“Even if you get just one native plant into the ground… it helps (contribute to a more biodiverse community),” observes Thickett adding that ideally residents that are more space constricted adopt the same mindset. “If you only have a spot for one pot on your patio or deck, put a native plant in.”

For the more curious, Thickett says you can learn a lot about native plants and which ones are best suited for your back (or front) yard, by going to  sites such as onplants.ca (geared more for Ontario species) or the Plant Pollinators Toolkit (hamiltonpollinatorparadise.org), which as the name suggests is a Hamilton, Ont. inspired initiative, but offers tips for anyone interested in setting up a pollinator garden.

Advertisement

Article content

For newbie pollinator gardeners (which applies to most of us), Thickett recommends that you take note of lighting, soil and moisture conditions vis-à-vis the plants you choose for your home, using the above-mentioned sites or your local gardening centre for guidance.

Based on the footprint of the garden you have in mind, “you should also consider what the full size of the plant will be and whether it spreads,” says Thickett. “And ideally you want the plants to bloom across all seasons.”

Examples of plants that will provide your pollinators with flowers spring, summer and fall that she cites include: the Hoary Vervain or New England Aster in direct sunlight locations; Wild Columbine, Sky Blue Aster or Blue-Stemmed Goldenrod for partial sun; and such all white flowers as Foam Flower, Canada Anemone and Heart-Leaved Aster for shady areas.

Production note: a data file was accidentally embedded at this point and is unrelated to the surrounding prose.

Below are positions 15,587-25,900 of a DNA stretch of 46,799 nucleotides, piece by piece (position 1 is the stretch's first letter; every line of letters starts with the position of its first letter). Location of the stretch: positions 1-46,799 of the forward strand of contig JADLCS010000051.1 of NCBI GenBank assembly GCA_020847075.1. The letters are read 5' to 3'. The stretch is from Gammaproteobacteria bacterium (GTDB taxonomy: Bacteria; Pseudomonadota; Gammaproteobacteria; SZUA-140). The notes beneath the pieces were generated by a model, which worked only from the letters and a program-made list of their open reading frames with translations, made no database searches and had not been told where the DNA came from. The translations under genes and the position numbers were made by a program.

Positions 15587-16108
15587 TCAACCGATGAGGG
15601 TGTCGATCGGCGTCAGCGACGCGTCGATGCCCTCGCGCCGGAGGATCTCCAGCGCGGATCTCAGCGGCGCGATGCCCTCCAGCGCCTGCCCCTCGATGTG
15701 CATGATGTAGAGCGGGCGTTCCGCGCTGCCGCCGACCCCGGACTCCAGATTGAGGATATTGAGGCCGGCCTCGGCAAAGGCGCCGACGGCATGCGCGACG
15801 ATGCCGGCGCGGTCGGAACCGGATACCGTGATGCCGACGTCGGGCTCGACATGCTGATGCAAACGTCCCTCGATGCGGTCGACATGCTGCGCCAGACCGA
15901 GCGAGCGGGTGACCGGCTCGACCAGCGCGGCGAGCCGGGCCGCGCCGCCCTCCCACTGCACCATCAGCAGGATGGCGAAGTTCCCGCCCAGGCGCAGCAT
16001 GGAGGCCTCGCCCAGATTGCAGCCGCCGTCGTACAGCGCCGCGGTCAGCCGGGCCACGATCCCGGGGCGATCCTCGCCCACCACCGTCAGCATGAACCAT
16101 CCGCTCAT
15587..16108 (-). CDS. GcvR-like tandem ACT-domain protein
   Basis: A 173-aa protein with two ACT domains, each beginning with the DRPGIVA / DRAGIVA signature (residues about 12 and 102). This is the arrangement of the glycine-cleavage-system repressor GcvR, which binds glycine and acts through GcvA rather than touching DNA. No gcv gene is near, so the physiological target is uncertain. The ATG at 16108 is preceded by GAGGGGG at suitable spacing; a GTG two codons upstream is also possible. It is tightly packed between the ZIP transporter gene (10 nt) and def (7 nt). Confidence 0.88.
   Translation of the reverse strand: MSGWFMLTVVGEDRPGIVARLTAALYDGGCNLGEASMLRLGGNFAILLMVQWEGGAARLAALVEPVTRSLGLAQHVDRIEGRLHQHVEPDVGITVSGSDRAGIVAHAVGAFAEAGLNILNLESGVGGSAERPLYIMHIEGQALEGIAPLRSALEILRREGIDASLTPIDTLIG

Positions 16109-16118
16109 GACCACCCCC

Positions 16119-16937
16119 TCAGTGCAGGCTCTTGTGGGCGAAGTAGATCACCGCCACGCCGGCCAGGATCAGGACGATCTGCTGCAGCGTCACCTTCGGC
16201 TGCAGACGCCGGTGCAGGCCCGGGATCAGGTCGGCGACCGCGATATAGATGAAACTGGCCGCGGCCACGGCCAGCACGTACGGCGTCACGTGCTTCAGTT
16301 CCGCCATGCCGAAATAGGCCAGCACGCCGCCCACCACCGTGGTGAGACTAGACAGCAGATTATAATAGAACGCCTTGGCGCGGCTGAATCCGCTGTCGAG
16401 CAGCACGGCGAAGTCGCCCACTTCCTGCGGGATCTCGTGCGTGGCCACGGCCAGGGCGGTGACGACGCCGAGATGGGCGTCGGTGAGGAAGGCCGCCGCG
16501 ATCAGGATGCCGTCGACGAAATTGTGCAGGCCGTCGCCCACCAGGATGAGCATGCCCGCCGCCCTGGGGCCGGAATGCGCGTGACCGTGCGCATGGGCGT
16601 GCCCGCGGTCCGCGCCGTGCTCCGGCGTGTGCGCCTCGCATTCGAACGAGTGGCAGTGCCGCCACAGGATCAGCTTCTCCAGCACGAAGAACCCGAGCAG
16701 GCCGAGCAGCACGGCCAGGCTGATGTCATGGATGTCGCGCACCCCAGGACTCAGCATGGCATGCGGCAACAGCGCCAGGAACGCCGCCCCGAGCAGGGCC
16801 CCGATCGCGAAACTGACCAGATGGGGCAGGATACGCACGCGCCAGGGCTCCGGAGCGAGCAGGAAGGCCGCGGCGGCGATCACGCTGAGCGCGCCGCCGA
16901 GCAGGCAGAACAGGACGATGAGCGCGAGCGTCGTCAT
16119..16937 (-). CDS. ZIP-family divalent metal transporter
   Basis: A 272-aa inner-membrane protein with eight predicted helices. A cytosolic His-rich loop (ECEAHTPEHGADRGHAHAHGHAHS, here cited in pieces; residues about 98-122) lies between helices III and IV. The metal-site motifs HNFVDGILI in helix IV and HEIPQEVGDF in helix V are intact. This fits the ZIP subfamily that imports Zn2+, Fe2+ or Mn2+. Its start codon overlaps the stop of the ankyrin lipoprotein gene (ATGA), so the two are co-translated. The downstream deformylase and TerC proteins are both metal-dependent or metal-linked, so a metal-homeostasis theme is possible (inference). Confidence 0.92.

Advertisement

Article content

Beyond your own garden, if you really get the pollinator garden bug, consider starting your own local Butterfly Project. Lehr says the Pollinate Collingwood project began with baby steps. “We posted notices in the library (asking for volunteers), and we also reached out to the town (for permission to establish gardens on city-owned land), and from the outset, they’ve been incredibly supportive.”

The group also connected directly with the Suzuki Foundation to learn best practices, find inspiration and share ideas with other butterfly garden friendly communities.

Above all if you want to spread the word about the importance of pollinator gardens where you live, Thickett says “just talk to other people about how we can garden better and (in doing so) give back. Maybe we’re not going to change the world, but you can change your community and make it more sustainable.”

Mark Wessel lives in a Collingwood, Ont. and is a passionate advocate for living more sustainably at home and in the greater community. Visit him at www.markdouglaswessel.com

Advertisement

Comments

Postmedia is committed to maintaining a lively but civil forum for discussion and encourage all readers to share their views on our articles. Comments may take up to an hour for moderation before appearing on the site. We ask you to keep your comments relevant and respectful. We have enabled email notifications—you will now receive an email if you receive a reply to your comment, there is an update to a comment thread you follow or if a user you follow comments. Visit our Community Guidelines for more information and details on how to adjust your email settings.